The Education of Kevin Powell: A Boy's Journey into Manhood
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In the spirit of Piri Thomas’s Down These Mean Streets and Maya Angelou’s I Know Why the Caged Bird Sings, writer and activist Kevin Powell’s memoir—“illuminating…an education for us all” (USA Today)—vividly recounts the horrific poverty of his youth and his struggles to overcome a legacy of anger, violence, and self-hatred.
When Kevin Powell was three, he discovered the volatile nature of his world: a place of pain, poverty, violence, fire, rats, roaches, and a fear that would haunt him for years; but also moments of joy, transcendence, and belonging. By the time he graduated from high school, something his single mother and his grandparents did not do, Powell had survived abuse, abandonment by his father, debilitating low self-esteem, a police beating, and years of constant relocation—from school to school, neighborhood to neighborhood. He was left feeling isolated, wondering if his life had any value, and doubting that he would survive to see old age.
In this unflinchingly honest autobiography, Kevin Powell reflects on his tumultuous, turbulent passage from child to man. He revisits the path that led him to become a successful writer, public speaker, activist, and cast member on the influential first season of MTV’s The Real World. He also recalls the terrible lows he endured of depression, thoughts of suicide, alcoholism, bankruptcy, doomed relationships, failed political campaigns, and the soul-shattering murder of Tupac Shakur.
Time and again, Powell harks back to lessons his mother taught him as a little boy: never stop learning, never stop telling the truth, always strive to be a better man, do what is right. Written with urgency and insight by one of the most gifted voices of our times, The Education of Kevin Powell is a powerful chronicle of healing and growth, survival and redemption. Ultimately, Kevin Powell’s journey is our journey, too.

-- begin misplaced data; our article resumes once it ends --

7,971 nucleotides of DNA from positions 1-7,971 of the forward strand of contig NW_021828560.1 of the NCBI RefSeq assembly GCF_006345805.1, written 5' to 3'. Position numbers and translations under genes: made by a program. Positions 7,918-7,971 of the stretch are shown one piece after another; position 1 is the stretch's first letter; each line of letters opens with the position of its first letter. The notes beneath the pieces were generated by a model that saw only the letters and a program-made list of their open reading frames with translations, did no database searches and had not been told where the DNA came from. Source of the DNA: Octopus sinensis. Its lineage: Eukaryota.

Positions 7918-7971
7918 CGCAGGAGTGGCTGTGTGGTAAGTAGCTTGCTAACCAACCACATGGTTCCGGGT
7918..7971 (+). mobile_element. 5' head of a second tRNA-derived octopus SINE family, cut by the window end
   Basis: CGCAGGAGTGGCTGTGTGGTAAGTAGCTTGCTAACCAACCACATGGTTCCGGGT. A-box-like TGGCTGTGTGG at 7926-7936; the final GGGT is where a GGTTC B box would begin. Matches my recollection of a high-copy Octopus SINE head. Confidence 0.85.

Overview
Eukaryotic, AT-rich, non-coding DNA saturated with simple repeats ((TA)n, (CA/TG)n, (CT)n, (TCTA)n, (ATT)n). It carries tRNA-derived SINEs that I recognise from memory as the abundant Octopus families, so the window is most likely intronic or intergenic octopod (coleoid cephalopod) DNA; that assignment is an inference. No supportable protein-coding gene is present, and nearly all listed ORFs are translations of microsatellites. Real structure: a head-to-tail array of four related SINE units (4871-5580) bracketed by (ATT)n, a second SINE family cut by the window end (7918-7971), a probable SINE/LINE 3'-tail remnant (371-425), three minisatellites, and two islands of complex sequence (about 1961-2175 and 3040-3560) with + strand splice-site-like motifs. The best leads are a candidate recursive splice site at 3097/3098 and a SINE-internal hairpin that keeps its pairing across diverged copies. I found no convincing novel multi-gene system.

as thin barriers between them and the filthy bench. Anthony and I would run by our mothers again and again. And when our fathers bought us our first bikes, we would ride laps around our mothers, again and again. Yes, we had fathers. Anthony’s father was John Gamble, and mine was Elize Cunningham. We did not see them much. Our fathers bought Anthony and me our first bicycles and our first watches, because our mothers asked them to, and very little beyond that. The only steady male figure Anthony
Tupac Shakur 26. Suicide 27. Running for Congress 28. Love, a many splintered thing 29. Africa 30. Finding my father Acknowledgments About Kevin Powell For my mother, Shirley Powell, the first teacher and leader I ever met. Ma, I love you forever— “How I got over/How I got over/Oooh, my soul look back and wonder/How I got over” —CLARA WARD/THE FAMOUS WARD SINGERS “I think that somehow, we learn who we really are and then live with that decision.” —ELEANOR ROOSEVELT “Wanting to be
Black students applauded us for our courage, especially because we were eighteen-year-old first-year students, but I could tell that White students in my Busch Campus dorm disliked me more after our article appeared. That friction came to a head one late September evening when my roommate and I got into a heated argument about our dorm area. I had noticed that he kept his things separate from mine, like the room was segregated into “Whites only” and “Coloreds only.” I resented him for it, hated
was more important than a random trip to the backwoods of South Carolina. When the somber old men had lowered my grandmother’s casket into the dirt in the “Black cemetery” next to the church, with each shovel scoop of coarse gravel atop her casket I thought of how little I knew my grandmother. I had never sat at my grandma Lottie’s feet to learn the traditions of our families, of our people, of the American South. And now it was too late— Back up north, my mother made it clear that I was no
May of 1992, I got wind of a new Quincy Jones venture called Vibe magazine, which would focus on hip-hop and urban culture. I got a small record review in this test issue, but Jonathan Van Meter, the young, White, openly gay editor in chief, saw something bigger for me. He had read my clips, including a piece that I had written for Urban Profile magazine called “Ghetto Bastard.” In it, I talked about not only my inner-city roots in New Jersey, but also how I narrowly escaped a beat-down from a